SAO PAULO (Reuters) - International demand for ethanol is expected to rise but Brazil’s domestic market will be the main driver of production in the world’s largest biofuel exporter, a top Brazilian analyst said on Monday.
Boosted by the growing flex-fuel cars fleet, ethanol demand was record in the country in 2007 and is forecast to surge again in 2008, as new car sales boom, said the head of Datagro consultants, Plinio Nastari.
“For the next five to seven years, the most important market will be the domestic one. Ethanol exports will increase but only in a modest way,” Nastari told at the Reuters Global Agriculture and Biofuel Summit in Sao Paulo.
After stagnating for 20 years, Brazil’s ethanol consumption rose by 3.7 billion liters to a record 16.7 billion liters in 2007. This year, it should grow by another 2.9 billion liters, following a surge in auto sales, the consultant said.
Faster economic growth and falling interest rates in Brazil encouraged new vehicle sales to rise by 28 percent in 2007 and are forecast to increase by around 18 percent this year. Flex-fuel cars accounted for 86 percent of all new sales.
The competitive prices of ethanol in 2007 in filling stations also encouraged a rise in car sales, Nastari said.
But world demand has fallen short of most Brazilian producers and traders’ expectations. A sharp increase in U.S. output, trade barriers and some government’s hesitation to introduce mandatory blends frustrated more optimistic views.
After surging in 2006, Brazil’s ethanol exports dropped in 2007 to 3.8 billion liters and are expected to fall again this year, to 3.4 billion liters, said Nastari.
Nastari said the expansion of the local ethanol market is causing a “structural shift” in Brazil’s centenarian sugar industry as mills will prioritize more the biofuel production instead of sugar.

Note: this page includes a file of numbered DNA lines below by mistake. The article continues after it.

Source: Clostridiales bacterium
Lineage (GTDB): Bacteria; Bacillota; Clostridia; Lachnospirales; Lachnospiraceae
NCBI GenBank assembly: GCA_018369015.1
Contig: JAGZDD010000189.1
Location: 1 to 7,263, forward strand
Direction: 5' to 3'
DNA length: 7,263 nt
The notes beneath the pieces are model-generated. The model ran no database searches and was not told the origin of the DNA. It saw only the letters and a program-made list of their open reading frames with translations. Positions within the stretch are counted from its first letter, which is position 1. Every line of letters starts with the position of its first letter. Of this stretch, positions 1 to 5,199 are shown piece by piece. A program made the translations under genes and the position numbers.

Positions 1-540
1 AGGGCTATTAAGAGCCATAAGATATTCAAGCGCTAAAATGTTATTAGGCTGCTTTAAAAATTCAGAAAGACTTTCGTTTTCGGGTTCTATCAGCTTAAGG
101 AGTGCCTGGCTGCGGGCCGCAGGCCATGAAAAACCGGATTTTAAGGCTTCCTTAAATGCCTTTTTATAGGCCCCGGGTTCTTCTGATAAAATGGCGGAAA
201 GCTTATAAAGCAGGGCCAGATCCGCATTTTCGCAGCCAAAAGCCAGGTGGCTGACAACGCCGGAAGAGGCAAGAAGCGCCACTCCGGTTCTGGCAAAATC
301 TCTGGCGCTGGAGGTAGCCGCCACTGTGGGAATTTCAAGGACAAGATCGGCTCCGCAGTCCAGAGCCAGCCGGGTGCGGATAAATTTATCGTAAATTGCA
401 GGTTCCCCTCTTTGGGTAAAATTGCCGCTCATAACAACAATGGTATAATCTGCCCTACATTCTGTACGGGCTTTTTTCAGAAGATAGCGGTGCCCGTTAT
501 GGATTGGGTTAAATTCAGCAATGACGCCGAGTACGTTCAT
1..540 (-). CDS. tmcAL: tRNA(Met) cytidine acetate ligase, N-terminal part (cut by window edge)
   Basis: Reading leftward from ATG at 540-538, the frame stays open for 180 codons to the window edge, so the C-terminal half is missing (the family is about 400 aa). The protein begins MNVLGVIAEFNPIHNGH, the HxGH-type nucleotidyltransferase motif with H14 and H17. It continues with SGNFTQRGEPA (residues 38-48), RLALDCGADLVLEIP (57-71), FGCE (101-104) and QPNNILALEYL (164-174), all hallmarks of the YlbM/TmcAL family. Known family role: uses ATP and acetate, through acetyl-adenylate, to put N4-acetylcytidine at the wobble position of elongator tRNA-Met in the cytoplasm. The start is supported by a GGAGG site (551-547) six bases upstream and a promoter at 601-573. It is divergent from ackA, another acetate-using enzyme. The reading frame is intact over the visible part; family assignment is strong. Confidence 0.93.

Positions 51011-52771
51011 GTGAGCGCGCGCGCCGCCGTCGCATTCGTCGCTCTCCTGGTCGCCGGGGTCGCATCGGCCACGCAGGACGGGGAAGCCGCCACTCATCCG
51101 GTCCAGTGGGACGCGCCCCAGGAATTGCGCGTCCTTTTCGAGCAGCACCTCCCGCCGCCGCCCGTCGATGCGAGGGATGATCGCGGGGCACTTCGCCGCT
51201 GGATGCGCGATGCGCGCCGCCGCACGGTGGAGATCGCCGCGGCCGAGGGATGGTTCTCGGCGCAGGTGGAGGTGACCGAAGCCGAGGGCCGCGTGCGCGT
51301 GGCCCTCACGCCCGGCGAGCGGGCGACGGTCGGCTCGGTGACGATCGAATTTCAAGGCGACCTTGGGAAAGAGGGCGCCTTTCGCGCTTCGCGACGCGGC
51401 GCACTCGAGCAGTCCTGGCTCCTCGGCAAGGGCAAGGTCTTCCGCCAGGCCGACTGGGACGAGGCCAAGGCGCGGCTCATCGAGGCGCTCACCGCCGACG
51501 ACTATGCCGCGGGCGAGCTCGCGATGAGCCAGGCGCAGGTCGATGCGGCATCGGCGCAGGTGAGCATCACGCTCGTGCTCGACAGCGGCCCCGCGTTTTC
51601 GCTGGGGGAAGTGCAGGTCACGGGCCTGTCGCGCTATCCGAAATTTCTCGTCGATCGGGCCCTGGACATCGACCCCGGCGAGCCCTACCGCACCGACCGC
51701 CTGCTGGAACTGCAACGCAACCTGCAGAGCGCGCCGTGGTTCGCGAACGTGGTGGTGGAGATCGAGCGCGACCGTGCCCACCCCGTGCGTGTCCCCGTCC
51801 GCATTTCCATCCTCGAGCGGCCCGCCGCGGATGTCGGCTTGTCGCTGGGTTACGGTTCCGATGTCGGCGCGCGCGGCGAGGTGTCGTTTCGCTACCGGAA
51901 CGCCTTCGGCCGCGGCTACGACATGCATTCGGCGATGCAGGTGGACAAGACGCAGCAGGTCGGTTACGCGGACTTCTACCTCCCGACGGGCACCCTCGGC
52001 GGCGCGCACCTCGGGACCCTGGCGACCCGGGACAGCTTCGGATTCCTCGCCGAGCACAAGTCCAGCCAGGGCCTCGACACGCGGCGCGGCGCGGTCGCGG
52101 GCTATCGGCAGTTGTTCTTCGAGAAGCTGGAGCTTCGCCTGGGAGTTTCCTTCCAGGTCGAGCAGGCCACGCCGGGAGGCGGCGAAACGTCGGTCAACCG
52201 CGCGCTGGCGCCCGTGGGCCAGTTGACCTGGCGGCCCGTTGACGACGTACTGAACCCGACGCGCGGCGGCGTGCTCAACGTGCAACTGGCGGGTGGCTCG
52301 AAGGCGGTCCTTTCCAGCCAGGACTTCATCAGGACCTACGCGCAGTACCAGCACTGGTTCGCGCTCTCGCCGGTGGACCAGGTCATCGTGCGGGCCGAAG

Datagro puts Brazil’s ethanol demand at 32 billion liters by 2014, when ethanol will make up for 53 percent of fuels used by light vehicles, due to the increase in the flex-fuel fleet.
Exports are expected to total not more than 7 billion liters by 2014.
At this time, mills will be diverting around 62 percent of the country’s cane crop to ethanol output, compared with around 55 percent in Brazil’s center-south in 2007/08.
The U.S. energy bill, which was signed into law in December, could signal an opportunity for the Brazilian fuel by 2015 — but not necessarily, the consultant said.
The law sets a cap for the production of corn-based ethanol and ambitious targets for the usage of other kinds of feedstock for ethanol, like cellulose, by 2015.
However, these targets could be easily changed in the future to protect the U.S. industry, Nastari said.
“The most promising market for ethanol is the United States... (But) I believe they will stick to its (54 cents a gallon) import tariff and create a quota, and then administrate this quota under geopolitical criteria,” he said.
Despite the tariff, eventual direct exports could happen depending on prices in Brazil and in the United States.
As ethanol demand rose in the U.S. market last year, local ethanol surplus dropped and prices reached a level in late December (of around $2.45 per gallon) that made direct exports from Brazil temporarily viable, he said.